Chinese media has more rumors that Focus Wireless, a subsidiary of Focus Media (FMCN), will soon disband and dismiss most of its employees as a result of the wireless spam incident in March this year.

The rumors state that most of the employees of Focus Wireless will be dismissed and these employees will be compensated, while just a few of them will be sent to work at Focus Media. So far, Focus Media has not made any comment on the disbanding of Focus Wireless.

Focus Wireless has been asked to stop and rectify its wireless business followed a broadcast of CCTV's 2008 March 15 World Consumer Rights Day program which exposed Focus Wireless as an SMS spam creator. A few days ago, Tan Zhi, CEO of Focus Media, announced that the reorganization of Focus Wireless is almost done, so this has caused more heated debate about the subsidiary's future.

In March 2006, Focus Media acquired Chinese domestic mobile phone advertising operator Kaiwei Diangao for USD30 million and began to implement its wireless strategy. In June 2006, Focus Media established Focus Wireless to specially engage in mobile phone WAP site advertising, SMS and MMS advertising, wireless IM and wireless interactive marketing. By the end of 2007, Focus Wireless already took about 50.6% of China's wireless advertising market. However, followed a broadcast of CCTV's 2008 March 15 World Consumer Rights Day program, Focus Wireless' position as an SMS spam creator put it and its parent company Focus Media as a hot topic across China. Suspected of being involved in sending unlicensed short messages, Focus Wireless' SMS channel was shut down by operators.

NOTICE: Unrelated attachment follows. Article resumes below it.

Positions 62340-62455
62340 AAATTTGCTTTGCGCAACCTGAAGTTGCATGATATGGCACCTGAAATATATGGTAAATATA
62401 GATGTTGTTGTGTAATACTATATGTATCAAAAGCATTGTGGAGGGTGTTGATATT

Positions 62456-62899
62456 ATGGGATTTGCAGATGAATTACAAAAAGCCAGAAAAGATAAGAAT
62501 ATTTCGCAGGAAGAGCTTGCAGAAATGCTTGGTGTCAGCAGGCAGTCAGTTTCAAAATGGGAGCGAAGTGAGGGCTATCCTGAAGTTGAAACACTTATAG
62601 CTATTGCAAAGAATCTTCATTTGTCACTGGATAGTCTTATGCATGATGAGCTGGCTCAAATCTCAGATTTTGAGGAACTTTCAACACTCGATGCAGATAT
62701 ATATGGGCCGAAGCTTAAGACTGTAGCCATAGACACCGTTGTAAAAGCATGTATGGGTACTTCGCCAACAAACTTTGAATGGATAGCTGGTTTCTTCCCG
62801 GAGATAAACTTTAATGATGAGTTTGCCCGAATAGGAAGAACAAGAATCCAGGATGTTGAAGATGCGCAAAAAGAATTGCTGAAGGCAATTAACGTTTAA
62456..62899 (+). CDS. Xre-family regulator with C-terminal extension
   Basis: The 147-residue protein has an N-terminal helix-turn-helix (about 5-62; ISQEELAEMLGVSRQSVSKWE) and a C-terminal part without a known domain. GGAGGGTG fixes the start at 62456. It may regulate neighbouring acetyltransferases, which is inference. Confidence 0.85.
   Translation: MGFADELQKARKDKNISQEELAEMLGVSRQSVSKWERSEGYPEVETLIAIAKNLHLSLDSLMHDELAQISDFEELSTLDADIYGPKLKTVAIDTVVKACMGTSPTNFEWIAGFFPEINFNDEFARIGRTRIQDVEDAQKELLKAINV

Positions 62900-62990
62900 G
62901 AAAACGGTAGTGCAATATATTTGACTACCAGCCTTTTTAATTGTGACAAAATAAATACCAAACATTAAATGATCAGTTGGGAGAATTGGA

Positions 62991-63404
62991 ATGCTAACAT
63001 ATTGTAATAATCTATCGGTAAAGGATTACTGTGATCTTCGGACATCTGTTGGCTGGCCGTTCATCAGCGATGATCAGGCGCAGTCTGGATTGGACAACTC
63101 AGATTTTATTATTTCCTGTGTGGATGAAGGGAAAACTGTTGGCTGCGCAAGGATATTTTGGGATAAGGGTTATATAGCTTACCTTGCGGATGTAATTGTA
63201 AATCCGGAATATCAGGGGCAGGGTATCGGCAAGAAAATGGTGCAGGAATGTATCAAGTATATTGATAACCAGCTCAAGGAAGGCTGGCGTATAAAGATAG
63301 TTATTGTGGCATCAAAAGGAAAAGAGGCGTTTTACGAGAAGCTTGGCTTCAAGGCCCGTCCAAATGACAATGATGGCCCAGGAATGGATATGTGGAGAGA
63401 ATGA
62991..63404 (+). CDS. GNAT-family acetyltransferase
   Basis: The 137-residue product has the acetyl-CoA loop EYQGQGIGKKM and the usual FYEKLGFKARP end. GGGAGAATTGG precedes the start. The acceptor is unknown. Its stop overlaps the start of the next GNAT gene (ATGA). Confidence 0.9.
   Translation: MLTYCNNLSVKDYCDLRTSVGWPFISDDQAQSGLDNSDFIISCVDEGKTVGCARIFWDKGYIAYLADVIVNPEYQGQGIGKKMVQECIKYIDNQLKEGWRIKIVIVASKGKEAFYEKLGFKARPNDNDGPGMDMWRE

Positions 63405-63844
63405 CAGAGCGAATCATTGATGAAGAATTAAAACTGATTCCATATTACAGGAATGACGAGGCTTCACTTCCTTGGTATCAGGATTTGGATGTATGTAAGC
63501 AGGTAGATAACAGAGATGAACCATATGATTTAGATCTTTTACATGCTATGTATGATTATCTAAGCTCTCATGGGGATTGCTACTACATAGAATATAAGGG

However the disbanding of the unit probably is not related to the CCTV incident surrounding sending of spam messages. Instead, Focus Wireless is probably finding that, like competitors Hurray, KongZhong, and Linktone, the wireless value-added services sector in China is incredibly difficult to penetrate. KongZhong says its unaudited first quarter 2008 financial results reveal total revenues increased 8% sequentially to US$21.39 million, but total mobile advertising revenues were a weak US$212,000. Last week, Hurray announced that Sean Wang, the company's president, COO, and acting CFO, left the company on June 20, 2008. A few weeks ago, Hurray unveiled its poor unaudited financial results for the first quarter ended March 31, 2008 and said its total revenues hit USD13.2 million, representing a decline of 16.7% quarter-over-quarter and 19.5% year-over-year.


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